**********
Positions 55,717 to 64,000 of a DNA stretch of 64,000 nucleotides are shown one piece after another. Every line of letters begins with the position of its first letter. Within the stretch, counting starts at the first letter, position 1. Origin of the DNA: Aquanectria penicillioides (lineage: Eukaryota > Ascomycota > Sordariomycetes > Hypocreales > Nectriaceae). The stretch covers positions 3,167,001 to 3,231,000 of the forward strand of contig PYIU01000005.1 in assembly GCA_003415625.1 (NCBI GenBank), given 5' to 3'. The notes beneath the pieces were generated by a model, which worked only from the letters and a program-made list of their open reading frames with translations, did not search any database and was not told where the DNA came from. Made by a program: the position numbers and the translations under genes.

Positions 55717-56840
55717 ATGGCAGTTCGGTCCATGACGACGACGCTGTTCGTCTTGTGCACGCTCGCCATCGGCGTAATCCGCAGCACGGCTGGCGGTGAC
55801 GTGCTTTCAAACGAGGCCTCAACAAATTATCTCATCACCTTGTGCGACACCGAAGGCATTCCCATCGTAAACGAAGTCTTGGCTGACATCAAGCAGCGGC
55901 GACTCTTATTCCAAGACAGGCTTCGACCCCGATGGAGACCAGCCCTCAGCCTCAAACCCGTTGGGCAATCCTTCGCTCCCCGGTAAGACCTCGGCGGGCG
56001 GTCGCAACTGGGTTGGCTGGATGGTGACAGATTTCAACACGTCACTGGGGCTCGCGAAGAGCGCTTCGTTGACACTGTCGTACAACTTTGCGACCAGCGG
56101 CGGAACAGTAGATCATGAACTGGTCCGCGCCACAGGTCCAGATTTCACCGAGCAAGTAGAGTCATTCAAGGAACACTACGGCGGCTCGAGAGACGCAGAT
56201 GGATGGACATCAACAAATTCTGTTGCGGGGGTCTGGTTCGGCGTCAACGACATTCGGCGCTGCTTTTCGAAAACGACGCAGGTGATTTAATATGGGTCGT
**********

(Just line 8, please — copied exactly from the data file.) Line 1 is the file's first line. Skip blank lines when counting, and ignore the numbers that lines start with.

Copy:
56201 GGATGGACATCAACAAATTCTGTTGCGGGGGTCTGGTTCGGCGTCAACGACATTCGGCGCTGCTTTTCGAAAACGACGCAGGTGATTTAATATGGGTCGT